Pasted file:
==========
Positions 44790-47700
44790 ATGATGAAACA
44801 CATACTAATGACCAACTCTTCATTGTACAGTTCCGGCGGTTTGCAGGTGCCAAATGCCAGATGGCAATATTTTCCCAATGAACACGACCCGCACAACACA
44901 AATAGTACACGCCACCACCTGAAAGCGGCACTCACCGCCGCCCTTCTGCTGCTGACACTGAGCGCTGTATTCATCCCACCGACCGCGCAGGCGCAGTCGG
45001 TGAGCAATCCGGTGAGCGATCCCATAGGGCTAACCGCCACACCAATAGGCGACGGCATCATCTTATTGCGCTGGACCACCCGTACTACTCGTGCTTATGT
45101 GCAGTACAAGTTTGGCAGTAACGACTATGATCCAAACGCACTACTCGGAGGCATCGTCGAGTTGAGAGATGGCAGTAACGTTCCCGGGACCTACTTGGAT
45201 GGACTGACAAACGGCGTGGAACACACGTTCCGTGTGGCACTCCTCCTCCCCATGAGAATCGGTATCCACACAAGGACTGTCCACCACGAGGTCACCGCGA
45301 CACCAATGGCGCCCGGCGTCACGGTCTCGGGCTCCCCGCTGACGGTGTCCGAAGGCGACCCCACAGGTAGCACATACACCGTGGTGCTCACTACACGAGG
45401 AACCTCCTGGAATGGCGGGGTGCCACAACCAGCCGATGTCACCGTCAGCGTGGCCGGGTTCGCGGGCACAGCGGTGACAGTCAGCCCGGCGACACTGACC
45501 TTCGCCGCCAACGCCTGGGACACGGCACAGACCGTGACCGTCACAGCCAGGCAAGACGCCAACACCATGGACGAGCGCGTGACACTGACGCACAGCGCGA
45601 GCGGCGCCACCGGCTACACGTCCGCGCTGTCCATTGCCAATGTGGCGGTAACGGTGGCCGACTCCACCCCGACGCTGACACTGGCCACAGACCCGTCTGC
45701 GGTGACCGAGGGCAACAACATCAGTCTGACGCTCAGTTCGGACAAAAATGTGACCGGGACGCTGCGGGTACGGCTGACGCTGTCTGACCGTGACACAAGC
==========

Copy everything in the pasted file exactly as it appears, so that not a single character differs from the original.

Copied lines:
Positions 44790-47700
44790 ATGATGAAACA
44801 CATACTAATGACCAACTCTTCATTGTACAGTTCCGGCGGTTTGCAGGTGCCAAATGCCAGATGGCAATATTTTCCCAATGAACACGACCCGCACAACACA
44901 AATAGTACACGCCACCACCTGAAAGCGGCACTCACCGCCGCCCTTCTGCTGCTGACACTGAGCGCTGTATTCATCCCACCGACCGCGCAGGCGCAGTCGG
45001 TGAGCAATCCGGTGAGCGATCCCATAGGGCTAACCGCCACACCAATAGGCGACGGCATCATCTTATTGCGCTGGACCACCCGTACTACTCGTGCTTATGT
45101 GCAGTACAAGTTTGGCAGTAACGACTATGATCCAAACGCACTACTCGGAGGCATCGTCGAGTTGAGAGATGGCAGTAACGTTCCCGGGACCTACTTGGAT
45201 GGACTGACAAACGGCGTGGAACACACGTTCCGTGTGGCACTCCTCCTCCCCATGAGAATCGGTATCCACACAAGGACTGTCCACCACGAGGTCACCGCGA
45301 CACCAATGGCGCCCGGCGTCACGGTCTCGGGCTCCCCGCTGACGGTGTCCGAAGGCGACCCCACAGGTAGCACATACACCGTGGTGCTCACTACACGAGG
45401 AACCTCCTGGAATGGCGGGGTGCCACAACCAGCCGATGTCACCGTCAGCGTGGCCGGGTTCGCGGGCACAGCGGTGACAGTCAGCCCGGCGACACTGACC
45501 TTCGCCGCCAACGCCTGGGACACGGCACAGACCGTGACCGTCACAGCCAGGCAAGACGCCAACACCATGGACGAGCGCGTGACACTGACGCACAGCGCGA
45601 GCGGCGCCACCGGCTACACGTCCGCGCTGTCCATTGCCAATGTGGCGGTAACGGTGGCCGACTCCACCCCGACGCTGACACTGGCCACAGACCCGTCTGC
45701 GGTGACCGAGGGCAACAACATCAGTCTGACGCTCAGTTCGGACAAAAATGTGACCGGGACGCTGCGGGTACGGCTGACGCTGTCTGACCGTGACACAAGC